Behind the ‘zines

When new book Behind the Zines: Self Publishing Culture arrived in the Design Week mail box in all its curling, canvas glory; we got rather excited. ‘This is it!’, screamed the inner 17-year-old, ‘this is your time to shine!’

Now, after all this time, you can be Kathleen Hanna, we thought, with this easy to read guidebook to riot grrrl cred. Another Bikini Kill, carefully tailored for angry, 21st century grrrrlz is just what the world needs.

The cover
The cover

Full of misplaced excitement and ambition, once the book is opened it’s easy to see that no, not just anyone can produce a ‘zine worth reading. There’s a lot more to these carefully constructed pages than the simple cut-and-paste, photocopy-and-fury components than we’d initially thought.

Ricardo Juarez and Javier Andres, New Papers
Ricardo Juarez and Javier Andres, New Papers

The pages of this hefty tome are brimming with the most exciting ‘zines there are right now from around the world; combining style, substance, strangeness and, obviously, sex.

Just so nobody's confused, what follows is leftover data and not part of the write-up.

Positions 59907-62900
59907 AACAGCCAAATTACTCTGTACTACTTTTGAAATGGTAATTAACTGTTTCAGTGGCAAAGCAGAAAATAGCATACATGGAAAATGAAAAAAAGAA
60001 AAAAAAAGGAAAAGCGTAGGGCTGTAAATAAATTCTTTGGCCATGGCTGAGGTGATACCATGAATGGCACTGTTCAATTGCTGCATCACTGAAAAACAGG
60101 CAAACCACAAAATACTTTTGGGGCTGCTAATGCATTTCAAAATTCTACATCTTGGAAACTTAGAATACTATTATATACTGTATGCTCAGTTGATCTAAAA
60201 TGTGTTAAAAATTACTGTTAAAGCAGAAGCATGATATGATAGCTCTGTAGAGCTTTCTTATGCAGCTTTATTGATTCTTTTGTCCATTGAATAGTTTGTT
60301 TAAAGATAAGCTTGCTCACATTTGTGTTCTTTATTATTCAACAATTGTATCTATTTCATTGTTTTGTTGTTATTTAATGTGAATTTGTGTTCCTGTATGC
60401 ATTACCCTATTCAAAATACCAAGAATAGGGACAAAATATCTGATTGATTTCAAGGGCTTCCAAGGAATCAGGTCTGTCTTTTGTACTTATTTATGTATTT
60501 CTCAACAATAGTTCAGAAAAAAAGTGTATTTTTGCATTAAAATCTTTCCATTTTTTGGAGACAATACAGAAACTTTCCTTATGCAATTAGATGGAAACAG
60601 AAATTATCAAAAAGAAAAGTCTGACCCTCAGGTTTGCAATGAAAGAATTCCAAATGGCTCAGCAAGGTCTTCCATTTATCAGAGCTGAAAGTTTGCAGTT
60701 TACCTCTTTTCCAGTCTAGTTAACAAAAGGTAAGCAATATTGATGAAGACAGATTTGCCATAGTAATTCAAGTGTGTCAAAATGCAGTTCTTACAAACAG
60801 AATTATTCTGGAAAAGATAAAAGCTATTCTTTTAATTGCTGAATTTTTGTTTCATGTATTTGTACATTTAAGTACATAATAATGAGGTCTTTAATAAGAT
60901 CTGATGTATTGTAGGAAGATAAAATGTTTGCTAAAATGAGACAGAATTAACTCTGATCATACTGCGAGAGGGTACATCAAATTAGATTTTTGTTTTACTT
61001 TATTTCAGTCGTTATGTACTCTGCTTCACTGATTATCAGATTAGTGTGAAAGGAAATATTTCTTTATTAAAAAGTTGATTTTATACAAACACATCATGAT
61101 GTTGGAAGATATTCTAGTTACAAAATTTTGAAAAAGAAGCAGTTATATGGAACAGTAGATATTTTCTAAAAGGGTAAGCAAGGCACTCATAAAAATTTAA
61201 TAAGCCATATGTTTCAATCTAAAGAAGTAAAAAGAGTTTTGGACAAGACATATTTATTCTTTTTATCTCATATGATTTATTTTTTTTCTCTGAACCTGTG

It’s so incredibly refreshing (particularly for this Luddite) to see a format in which self-expression isn’t limited to a defined number of characters being celebrated. Zines are – and hopefully, will continue to be – a format defined by free expression, a DIY ethos and a fierce independence, as aptly and beautifully demonstrated in this book.

Nieves by Benjamin Sommerhalder
Nieves by Benjamin Sommerhalder

Among our favourites displayed in the book are Nieves, edited and published by Benjamin Sommerhalder; which sees Swiss illustration mixed with work from Kim Gordon (yeah, the one out of Sonic Youth), David Shrigley, Ed Templeton and Daniel Johnston.

Stephanie Homa Cakezine
Stephanie Homa, Cakezine

We also love Stephanie Homa’s Cakezine, which is angrier and more rough and ready in appearance; as well as Dirk Konig’s Geozid, if (partially) for the Iggy Pop quote and picture of large breasts.

Muff Magazine
Muff Magazine

Muff Magazine, from Ramon Coronado touches on subjects including mullets, David Bowie’s hair, and the male predicament of whether or not to shave body hair. Watch out for a forthcoming DW poll on that topic.

The book succeeds in not only providing a portfolio-like platform of current ‘zines, but also providing a documentation of how ‘zine creators impact on creative thinking more widely than their often bizarre pages.

Dirk Konig Geozid
Dirk Konig Geozid

Behind the Zines: Self Publishing Culture is edited by Robert Klanted, Adeline Mollard and Matthias Hubner; with text written by Sonja Commentz. It was out on 30 April, published by Die Gestalten Verlag, priced £37.50.

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